3. Teaching Material
Teaching material refers to the patients that you will be seeing during your clerkships. Patient populations can differ significantly from school to school. For instance, if you attend New York University School of Medicine, you will be clerking at Bellevue Hospital in New York City. This population of patients is much different than patients at Stanford Hospital in Palo Alto, or at Los Angeles County Hospital or Massachusetts General Hospital.
4. University (plus and minuses)
Is the medical school a stand-alone school or is it part of a university? If it is part of a university, is the medical school on the same campus as the university or in a different part of the city? Some students like being part of the undergraduate life of a university, so this criterion may be important to you. For example, Harvard Medical School is in Boston, while Harvard University is in Cambridge. Duke University School of Medicine is on the same campus as the university, as is the University of Chicago Medical School. Rosalind Franklin University of Medicine and Science in Chicago is a stand alone school with no undergraduate component.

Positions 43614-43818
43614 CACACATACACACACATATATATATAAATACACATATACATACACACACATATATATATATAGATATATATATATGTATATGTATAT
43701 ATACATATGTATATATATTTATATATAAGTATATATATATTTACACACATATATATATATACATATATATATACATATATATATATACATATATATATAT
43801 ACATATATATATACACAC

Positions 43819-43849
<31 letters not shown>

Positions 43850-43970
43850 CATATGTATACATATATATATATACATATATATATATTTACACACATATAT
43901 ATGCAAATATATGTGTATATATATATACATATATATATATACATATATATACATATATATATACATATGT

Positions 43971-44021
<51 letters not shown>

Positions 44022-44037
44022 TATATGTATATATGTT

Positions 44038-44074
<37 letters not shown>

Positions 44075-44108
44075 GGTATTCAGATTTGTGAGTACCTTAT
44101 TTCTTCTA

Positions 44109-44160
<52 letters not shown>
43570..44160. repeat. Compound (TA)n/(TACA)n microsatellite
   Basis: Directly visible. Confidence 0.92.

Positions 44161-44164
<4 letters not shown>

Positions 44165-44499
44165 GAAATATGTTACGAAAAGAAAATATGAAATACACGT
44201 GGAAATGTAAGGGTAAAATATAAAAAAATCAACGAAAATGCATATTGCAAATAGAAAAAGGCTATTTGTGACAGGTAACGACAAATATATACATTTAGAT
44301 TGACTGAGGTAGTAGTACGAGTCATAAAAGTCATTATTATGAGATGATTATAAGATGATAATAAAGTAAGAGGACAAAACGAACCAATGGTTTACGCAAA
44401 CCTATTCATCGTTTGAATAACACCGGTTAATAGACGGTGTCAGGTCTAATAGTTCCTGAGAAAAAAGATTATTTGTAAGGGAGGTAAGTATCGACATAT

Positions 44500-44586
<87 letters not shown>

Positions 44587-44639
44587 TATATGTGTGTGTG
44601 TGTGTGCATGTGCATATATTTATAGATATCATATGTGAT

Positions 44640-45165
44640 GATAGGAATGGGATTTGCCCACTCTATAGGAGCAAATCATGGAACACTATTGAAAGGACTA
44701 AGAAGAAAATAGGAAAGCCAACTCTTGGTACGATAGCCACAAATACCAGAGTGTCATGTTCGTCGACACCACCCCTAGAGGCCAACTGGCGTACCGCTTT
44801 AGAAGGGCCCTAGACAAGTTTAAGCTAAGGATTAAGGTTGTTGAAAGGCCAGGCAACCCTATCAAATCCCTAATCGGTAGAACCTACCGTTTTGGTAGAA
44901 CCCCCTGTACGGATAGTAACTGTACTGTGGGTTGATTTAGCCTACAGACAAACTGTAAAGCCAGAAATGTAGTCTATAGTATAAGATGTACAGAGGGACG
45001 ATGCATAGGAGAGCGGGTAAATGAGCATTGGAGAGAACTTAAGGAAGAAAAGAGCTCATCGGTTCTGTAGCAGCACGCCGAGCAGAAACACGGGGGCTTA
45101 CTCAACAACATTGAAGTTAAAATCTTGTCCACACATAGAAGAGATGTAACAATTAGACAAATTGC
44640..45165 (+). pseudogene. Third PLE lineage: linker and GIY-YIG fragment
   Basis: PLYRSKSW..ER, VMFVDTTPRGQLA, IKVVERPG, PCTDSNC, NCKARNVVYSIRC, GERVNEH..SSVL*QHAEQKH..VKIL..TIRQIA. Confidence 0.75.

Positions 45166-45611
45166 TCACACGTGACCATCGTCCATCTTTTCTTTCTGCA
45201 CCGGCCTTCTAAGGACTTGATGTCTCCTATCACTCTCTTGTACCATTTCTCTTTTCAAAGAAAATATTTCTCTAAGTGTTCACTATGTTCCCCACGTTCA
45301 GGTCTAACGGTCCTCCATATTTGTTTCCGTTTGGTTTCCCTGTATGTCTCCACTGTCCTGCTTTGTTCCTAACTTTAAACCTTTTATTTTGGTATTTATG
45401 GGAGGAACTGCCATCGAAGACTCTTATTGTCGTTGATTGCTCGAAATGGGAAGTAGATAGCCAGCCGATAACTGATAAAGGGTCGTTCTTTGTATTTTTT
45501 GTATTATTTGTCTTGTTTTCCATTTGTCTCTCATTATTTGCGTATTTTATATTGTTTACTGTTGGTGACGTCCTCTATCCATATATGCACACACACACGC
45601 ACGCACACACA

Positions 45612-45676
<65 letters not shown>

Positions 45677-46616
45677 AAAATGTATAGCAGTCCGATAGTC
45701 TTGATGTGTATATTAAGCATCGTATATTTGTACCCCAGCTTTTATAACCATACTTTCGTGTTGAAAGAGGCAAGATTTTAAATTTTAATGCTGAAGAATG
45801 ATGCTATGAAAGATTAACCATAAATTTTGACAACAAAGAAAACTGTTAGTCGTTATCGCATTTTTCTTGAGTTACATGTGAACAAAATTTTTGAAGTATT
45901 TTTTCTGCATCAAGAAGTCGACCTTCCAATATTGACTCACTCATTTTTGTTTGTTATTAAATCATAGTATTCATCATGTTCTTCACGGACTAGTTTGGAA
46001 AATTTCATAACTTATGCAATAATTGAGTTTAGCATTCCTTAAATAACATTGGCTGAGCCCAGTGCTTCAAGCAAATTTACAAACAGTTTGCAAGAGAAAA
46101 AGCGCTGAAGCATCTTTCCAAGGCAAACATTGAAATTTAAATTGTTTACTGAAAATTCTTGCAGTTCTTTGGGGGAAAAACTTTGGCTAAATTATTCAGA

Do you like the Northeast or the West Coast? Do you want to live in a big city or a medium size city? Do you think there is a difference in living in Chapel Hill versus downtown Chicago? How about the Midwest or the South? What is the cost of living in these regions? These are questions that you should ask as you determine your list of medical schools.
When considering the cost of a medical school education, your least expensive option will be your state school(s). This is because the legislatures of each state provide public tax money to keep the cost of a medical education reasonable for their state residents. Private schools will cost more than state schools. Explore the financial aid options at each school that interests you. They may have merit scholarships or a combination of merit and need-based scholarships.
7. Size and Demographics
The size and demographics of the medical school, in terms of its student body as well as its faculty, may be an important factor in your decision. Student life can be different with a class of 50 versus 200, with a more homogenous vs. a more diverse student body, etc.
8. GPA and MCAT Numbers
All medical schools publish the average science (BCPM) GPA and cumulative GPA as well as the average MCAT scores of the first year class. How do these numbers match your numbers? Higher or lower? Your reach schools will be schools where the average GPAs and MCAT scores are higher than your scores. Target schools will have GPAs and MCATs in your range. While there is no such thing as a “safety” school in the medical school applications process, you should include several schools in the mix that have GPAs and MCAT score lower than yours.